Afro Asia case

Man jailed 10 years over fatal attack

Govindasamy (centre), seen in a 2011 file photo, attacked Madam Low in August 2011 by hitting her on the head with a bicycle chain and setting fire to her husband's law office, leaving her inside.
Govindasamy (centre), seen in a 2011 file photo, attacked Madam Low in August 2011 by hitting her on the head with a bicycle chain and setting fire to her husband's law office, leaving her inside.SHIN MIN FILE PHOTO

71-year-old cabby who killed lawyer's wife in 'deplorable' act gets maximum sentence

A 71-year-old taxi driver, who killed his lawyer's wife after hitting her on the head with a bicycle chain and setting fire to the law office she was in, was sent to jail yesterday with the maximum sentence of 10 years.

Judicial Commissioner Hoo Sheau Peng agreed with the prosecution that this was one of the most serious instances of culpable homicide not amounting to murder. She called Govindasamy Nallaiah's attack on Madam Low Foong Meng, 55, "deplorable" for causing the victim to suffer multiple injuries.

The jail term was backdated to August 2011 when Govindasamy was in custody. If given the usual one-third remission for good behaviour, he could be released in two years.

In February, Govindasamy was convicted of the lesser charge of culpable homicide and cleared of murder. He originally faced life imprisonment or death under a rarely invoked murder charge. Under the provision, a killing amounts to murder if the person commits an act knowing it is so imminently dangerous that it would in all probability cause death.

But the court found that the prosecution had not proven beyond reasonable doubt that his act "would in all probability cause death". He was, however, guilty of culpable homicide as his act was "likely" to cause death.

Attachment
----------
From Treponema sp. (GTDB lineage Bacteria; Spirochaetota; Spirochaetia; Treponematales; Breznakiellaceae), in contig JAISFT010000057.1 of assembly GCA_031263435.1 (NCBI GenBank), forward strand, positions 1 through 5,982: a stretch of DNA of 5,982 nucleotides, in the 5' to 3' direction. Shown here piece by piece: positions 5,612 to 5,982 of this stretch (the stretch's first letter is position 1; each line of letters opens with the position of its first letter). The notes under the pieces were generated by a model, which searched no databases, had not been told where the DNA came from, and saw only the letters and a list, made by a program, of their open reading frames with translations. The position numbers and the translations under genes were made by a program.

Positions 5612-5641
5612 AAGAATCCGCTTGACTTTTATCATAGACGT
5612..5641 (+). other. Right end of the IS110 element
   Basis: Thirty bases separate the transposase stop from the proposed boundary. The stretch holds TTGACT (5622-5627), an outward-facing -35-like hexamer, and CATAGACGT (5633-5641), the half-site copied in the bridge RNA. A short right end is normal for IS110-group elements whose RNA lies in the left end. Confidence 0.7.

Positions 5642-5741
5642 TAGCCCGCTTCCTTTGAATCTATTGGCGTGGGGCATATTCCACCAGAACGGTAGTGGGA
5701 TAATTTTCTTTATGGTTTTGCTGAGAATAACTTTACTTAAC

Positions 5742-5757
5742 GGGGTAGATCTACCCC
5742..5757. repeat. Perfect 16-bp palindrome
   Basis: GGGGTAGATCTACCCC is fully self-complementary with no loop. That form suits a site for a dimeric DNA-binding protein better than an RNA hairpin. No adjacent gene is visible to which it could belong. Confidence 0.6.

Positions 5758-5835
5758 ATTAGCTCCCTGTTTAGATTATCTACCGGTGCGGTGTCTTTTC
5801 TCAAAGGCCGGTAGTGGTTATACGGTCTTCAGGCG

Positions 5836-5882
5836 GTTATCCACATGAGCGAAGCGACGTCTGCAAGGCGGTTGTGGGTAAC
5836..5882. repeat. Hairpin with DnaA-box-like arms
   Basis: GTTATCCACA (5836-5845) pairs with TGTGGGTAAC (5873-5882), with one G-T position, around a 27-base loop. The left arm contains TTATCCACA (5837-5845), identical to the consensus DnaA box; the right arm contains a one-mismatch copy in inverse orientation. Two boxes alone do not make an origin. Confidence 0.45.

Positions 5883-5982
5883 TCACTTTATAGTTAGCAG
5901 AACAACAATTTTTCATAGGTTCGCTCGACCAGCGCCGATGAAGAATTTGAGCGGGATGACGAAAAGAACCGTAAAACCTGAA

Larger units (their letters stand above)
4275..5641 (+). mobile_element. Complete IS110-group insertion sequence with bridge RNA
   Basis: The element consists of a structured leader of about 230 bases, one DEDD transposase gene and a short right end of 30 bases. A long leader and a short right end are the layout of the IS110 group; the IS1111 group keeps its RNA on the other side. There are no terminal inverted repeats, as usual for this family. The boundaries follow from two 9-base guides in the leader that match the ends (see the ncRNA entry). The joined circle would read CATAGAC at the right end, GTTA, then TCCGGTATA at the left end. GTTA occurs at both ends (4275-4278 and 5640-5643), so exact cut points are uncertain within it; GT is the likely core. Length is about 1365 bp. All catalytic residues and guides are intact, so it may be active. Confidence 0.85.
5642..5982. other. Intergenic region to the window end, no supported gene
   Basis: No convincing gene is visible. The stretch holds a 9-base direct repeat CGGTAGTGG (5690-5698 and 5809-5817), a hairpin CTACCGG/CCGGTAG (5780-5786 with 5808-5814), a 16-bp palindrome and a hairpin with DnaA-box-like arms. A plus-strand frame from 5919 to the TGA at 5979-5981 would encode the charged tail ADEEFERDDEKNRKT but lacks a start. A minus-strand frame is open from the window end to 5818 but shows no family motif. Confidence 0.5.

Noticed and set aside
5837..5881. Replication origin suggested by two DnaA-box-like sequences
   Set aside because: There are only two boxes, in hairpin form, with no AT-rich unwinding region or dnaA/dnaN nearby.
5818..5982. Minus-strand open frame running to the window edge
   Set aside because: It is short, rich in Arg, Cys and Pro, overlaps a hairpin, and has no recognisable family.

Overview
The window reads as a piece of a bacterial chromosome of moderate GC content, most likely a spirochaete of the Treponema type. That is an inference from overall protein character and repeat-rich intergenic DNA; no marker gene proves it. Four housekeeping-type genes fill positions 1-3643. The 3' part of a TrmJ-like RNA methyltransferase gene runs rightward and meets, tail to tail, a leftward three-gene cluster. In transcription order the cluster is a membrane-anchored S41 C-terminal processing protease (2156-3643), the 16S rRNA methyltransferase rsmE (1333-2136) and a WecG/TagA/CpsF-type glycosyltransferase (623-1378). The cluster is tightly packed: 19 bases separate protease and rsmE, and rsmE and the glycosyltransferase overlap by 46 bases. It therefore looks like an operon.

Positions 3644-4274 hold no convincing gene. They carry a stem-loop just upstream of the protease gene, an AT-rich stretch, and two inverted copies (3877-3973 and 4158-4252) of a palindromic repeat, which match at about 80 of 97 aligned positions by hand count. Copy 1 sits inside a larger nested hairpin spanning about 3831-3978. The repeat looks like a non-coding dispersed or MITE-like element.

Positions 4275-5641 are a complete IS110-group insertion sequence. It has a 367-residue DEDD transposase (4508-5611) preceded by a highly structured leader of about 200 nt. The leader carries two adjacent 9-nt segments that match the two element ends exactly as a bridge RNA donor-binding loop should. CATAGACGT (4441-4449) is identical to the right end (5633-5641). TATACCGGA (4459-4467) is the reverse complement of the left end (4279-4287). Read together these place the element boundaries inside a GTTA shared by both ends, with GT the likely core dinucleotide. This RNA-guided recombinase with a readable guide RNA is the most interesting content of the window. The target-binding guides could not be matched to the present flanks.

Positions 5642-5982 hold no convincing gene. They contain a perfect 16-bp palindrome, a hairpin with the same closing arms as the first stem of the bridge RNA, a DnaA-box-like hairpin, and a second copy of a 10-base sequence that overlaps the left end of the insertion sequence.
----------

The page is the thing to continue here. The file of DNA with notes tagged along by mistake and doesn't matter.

Madam Low's husband, Mr Rengarajoo Rengasamy Balasamy, was not in court for the sentencing. When The Straits Times contacted him later, he said: "That's what the court thought was correct... There's nothing I can say about it. What status do I have?"

He said the case was a matter between the prosecution and the accused, adding: "What I've lost, I've lost. I'm not going to get it back."

Asked if he felt angry towards Govindasamy, he replied: "Of course. I'm not Mahatma Gandhi or Jesus Christ, I'm an ordinary human being with all the feelings. You put yourself in my place and you will know how it feels like."

The court heard during the trial last year that Govindasamy owed Mr Rengarajoo, a childhood friend, $38,000 in legal fees incurred when the lawyer represented him in a 2002 corruption trial. In July 2011, Mr Rengarajoo took legal action against Govindasamy's son to recover the debt. Govindasamy was given a deadline to pay by Aug 10, 2011, or his son and daughter- his guarantors - would be taken to court.

That morning, Govindasamy went to Mr Rengarajoo's office in the Afro Asia Building and tried to negotiate with Madam Low. When that failed, he took out a bicycle chain and padlock and hit her on the head until she passed out. He then used a lighter to set some files on a table on fire before fleeing, leaving her inside.

Yesterday, his lawyer, Ms A. Sangeetha, sought a jail term of not more than seven years, arguing that "his paternal instincts had overcome his rationality". Govindasamy had gone from being a senior Customs officer to a bankrupt after his corruption conviction and did not want his children, both civil servants, to have the same fate, she said.

The prosecution sought the maximum term of 10 years. It argued that Govindasmy's acts were pre-meditated and calculated, noting that after knocking Madam Low out, he had the presence of mind to search the office for a file containing his children's acknowledgment of debt.

As Govindasamy's family left the court yesterday, his daughter, Ms Letchmi Ghandi Govindasamy, said through tears that the family would "just wait for him to come back".

A version of this article appeared in the print edition of The Straits Times on April 02, 2016, with the headline 'Man jailed 10 years over fatal attack'. Print Edition | Subscribe